Brake Job: How to Change Your Brake Pads and Rotors
By Courtney Evans
Do-it-yourself and save money! Save money by doing-it-yourself. No matter how you say it, it can really add up. I like the phrase so much that I think I’ll make it my new mantra. Maybe you should too. I’ve literally saved thousands of dollars by doing my own auto repairs.
In last week’s issue, we discussed the brake job. Actually, we identified the parts or components that make up your vehicle’s brake system. If you missed last weeks issue, please read it here, as I consider it a prerequisite to today’s issue. The purpose of that issue was to familiarize you with those parts and get you nice and comfy so that you can tackle the brake job yourself. This is where the rubber meets the road when it comes to savings and the do-it-yourself brake job is the subject of this week’s essay.
The job is relatively simple when compared to other repairs but there are quite a few steps involved and they should be followed carefully. We’re going to break it down into 3 parts; (1) removing the brake pads, (1a) removing and replacing the rotors (brake discs), and (2) reinstalling the brake pads. If you’re just replacing your brake pads, skip 1a and jump to part 2 after completing part 1.
I should mention that we’re discussing disc brakes only. Disc brakes will either be found on the front wheels only or both front and rear. Some vehicles have drum brakes on the rear wheels and the procedure for replacing them is a little different and will be discussed at a later date. OK, let’s go.
Brake rotors [a.k.a. discs] (if applicable)
Brake rotor hold-down bolts (if applicable)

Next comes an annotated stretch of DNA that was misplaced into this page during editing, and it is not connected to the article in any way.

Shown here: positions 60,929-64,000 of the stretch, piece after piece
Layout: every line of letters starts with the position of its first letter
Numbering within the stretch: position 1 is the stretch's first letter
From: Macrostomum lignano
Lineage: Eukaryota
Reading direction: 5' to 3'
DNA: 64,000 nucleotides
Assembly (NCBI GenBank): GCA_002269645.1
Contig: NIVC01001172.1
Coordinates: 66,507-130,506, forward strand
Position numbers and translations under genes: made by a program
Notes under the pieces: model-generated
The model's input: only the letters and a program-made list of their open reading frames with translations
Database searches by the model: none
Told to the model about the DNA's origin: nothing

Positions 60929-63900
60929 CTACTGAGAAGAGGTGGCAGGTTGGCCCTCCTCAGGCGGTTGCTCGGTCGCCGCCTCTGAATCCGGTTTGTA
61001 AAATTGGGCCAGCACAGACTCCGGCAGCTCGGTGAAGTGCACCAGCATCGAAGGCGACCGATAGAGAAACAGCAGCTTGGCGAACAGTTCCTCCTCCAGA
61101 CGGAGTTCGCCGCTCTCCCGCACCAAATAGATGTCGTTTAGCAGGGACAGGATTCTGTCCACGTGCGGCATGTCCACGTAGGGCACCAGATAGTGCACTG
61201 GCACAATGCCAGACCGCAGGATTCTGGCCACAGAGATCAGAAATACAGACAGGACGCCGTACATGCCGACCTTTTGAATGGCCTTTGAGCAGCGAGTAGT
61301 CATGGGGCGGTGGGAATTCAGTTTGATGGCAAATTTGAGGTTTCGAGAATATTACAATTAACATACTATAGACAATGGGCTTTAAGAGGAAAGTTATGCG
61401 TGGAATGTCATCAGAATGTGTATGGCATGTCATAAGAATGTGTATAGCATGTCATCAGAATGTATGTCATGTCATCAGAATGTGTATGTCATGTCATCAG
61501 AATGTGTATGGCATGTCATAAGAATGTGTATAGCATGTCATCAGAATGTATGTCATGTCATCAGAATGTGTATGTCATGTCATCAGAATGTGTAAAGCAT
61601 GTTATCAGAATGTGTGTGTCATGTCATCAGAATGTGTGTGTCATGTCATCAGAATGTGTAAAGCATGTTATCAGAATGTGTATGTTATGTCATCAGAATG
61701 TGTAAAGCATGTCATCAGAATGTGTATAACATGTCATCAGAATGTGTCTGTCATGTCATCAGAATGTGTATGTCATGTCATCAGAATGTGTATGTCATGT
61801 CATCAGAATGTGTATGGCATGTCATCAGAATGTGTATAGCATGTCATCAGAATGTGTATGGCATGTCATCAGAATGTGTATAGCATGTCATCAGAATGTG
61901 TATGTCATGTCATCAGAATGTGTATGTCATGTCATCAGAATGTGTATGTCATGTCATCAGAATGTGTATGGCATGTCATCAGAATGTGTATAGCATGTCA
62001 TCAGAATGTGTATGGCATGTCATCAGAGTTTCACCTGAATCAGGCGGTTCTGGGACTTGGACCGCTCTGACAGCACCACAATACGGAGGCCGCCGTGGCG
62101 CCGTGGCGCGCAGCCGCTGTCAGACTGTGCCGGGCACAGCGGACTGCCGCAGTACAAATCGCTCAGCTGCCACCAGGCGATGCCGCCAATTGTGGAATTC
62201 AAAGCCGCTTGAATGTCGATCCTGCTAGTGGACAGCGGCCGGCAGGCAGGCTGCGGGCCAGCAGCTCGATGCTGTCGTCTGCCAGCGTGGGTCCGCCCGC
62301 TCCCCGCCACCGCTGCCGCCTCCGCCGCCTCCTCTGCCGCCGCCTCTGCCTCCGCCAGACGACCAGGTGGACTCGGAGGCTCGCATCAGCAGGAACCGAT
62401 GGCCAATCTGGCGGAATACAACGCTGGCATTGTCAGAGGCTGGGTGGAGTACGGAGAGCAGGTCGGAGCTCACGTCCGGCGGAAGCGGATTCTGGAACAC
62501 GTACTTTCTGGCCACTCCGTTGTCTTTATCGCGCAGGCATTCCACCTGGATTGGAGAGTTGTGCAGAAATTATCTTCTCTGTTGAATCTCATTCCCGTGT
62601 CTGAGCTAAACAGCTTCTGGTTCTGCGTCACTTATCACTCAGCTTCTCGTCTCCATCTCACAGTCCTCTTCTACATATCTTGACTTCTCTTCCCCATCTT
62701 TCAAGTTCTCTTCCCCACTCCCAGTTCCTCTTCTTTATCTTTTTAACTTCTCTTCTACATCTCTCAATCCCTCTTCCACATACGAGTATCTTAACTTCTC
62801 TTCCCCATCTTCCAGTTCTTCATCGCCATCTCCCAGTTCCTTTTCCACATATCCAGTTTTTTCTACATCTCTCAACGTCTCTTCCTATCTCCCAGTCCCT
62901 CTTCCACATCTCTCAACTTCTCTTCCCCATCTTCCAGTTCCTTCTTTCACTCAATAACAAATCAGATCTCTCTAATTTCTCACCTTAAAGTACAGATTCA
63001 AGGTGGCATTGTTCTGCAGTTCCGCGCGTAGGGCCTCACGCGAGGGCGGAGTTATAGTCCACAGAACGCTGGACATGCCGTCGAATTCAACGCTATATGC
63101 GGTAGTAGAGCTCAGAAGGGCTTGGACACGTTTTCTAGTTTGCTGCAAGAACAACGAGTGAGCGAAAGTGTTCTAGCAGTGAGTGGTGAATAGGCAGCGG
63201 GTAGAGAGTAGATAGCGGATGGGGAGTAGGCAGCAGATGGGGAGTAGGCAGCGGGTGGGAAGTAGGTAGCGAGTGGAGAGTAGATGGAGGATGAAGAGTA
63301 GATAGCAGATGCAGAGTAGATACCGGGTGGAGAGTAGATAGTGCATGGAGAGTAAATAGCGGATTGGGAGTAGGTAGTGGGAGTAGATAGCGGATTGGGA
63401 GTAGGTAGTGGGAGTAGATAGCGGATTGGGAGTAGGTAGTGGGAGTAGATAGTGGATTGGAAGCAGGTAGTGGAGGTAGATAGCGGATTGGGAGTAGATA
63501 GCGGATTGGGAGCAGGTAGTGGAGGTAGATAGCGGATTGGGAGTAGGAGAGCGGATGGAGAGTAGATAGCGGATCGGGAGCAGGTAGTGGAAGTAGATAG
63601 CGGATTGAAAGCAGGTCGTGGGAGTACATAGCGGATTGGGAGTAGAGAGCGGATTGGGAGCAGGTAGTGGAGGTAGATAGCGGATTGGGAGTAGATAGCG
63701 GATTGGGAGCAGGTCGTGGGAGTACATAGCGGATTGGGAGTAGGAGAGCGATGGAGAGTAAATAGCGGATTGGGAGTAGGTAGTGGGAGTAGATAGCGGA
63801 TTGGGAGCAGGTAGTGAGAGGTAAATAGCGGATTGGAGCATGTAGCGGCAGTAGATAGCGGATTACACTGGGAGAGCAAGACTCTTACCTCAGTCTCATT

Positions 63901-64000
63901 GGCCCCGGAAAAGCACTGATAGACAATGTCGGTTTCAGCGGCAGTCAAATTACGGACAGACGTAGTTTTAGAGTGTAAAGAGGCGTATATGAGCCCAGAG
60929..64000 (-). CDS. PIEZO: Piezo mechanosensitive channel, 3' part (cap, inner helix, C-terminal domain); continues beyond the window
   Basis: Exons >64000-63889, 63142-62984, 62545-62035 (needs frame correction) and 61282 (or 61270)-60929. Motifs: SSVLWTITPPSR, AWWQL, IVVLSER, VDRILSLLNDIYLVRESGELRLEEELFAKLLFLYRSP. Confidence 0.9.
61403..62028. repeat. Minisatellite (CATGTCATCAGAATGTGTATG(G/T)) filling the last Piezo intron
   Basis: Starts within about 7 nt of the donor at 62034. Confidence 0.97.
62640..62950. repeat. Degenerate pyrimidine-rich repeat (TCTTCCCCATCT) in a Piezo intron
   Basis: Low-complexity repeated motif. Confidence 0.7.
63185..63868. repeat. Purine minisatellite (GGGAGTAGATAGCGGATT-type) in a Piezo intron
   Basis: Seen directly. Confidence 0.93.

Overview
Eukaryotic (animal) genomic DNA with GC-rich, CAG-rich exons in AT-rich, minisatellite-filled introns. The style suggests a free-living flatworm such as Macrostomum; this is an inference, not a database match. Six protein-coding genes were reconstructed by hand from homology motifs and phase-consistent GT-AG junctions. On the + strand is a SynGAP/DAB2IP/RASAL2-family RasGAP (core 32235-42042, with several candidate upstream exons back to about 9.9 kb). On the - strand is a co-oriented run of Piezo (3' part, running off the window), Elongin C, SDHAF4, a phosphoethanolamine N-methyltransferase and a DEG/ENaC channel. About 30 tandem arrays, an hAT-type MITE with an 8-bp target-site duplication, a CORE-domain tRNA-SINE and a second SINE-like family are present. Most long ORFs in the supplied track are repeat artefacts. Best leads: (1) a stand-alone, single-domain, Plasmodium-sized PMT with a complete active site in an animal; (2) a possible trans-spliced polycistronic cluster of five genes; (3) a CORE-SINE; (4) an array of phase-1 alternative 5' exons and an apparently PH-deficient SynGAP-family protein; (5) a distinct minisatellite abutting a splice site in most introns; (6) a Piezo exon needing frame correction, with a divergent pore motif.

Caliper guide bolts (replace if bad)
Caliper guide bolt bushings
Brake pad sensor wires(if applicable)
Brake parts cleaner
Brake parts grease
Ratchet & Sockets (SAE and Metric)
Allen bits for ratchet
Various screw drivers
Wire cleaning brush
Caliper piston tool/medium C-clamp
Changing the brake pads
First, decide if your going to replace the pads at all four wheels or just two. You’ll replace the pads in pairs, front wheels or rear wheels. For a complete job and best results, do all 4 wheels. If your budget and/or time constraints won’t allow it, do front or rear. The front wheel brake calipers, pads, and rotors are larger than those on the rear and cost a little more. The procedures for both are basically the same.
By determining whether the brake job is for two wheels or four will also determine whether you’ll jack the front, rear, or both ends of the vehicle. If you have an impact gun to remove the lug nuts from the wheels, you can proceed with the jacking. If you have to remove the lug nuts using a crowbar, you should loosen them just a little (breaking the seize) while the wheels are on the ground. Once the wheels are in the air, they may turn freely, which will make removing the lug nuts very difficult, if not impossible. Safely jack the vehicle and then support it on jack stands. Never perform work while a vehicle is only supported by a jack. Jacks fail and you may be putting your life in danger.
Once a wheel is removed, remove the anti-rattle clip (if applicable) by prying it and sliding it out with a large screwdriver. Next, let’s remove the brake caliper. For the front wheels, it may be necessary to turn the steering completely either to the right or to the left to access the caliper guide bolts. Typically, they are on the back side of the caliper. The caliper guide bolts may have dust caps. These will be made of rubber or plastic. Use a small screwdriver to pry them out. Once the caps are removed, the bolt heads will be exposed.
Using your ratchet and the appropriate socket or Allen bit, remove the 2 bolts. Grasp the caliper and pull it away from the rotor. You may need to use a large screwdriver to pry it loose. Remove the two brake pads from the caliper, prying if necessary. One brake pad may be attached to the caliper piston by a clip. Loosen the clip and the pad will fall out. If your vehicle is equipped with brake pad sensor wires, carefully remove the wire from the pad. The sensor wire will be on one pad of either the right or left wheel. Make note of which wheel has the wire.
Now, its time to recompress the caliper piston. As brake pads wear, they cause the piston to push further and further out of the caliper. The piston must be pushed back in so that you can fit the new, thicker brake pad in place. You can use one of the old pads and a piston compression tool or c-clamp to push it back in. Simply place the old pad on top of the piston and tighten the tool or c-clamp to press it back in place.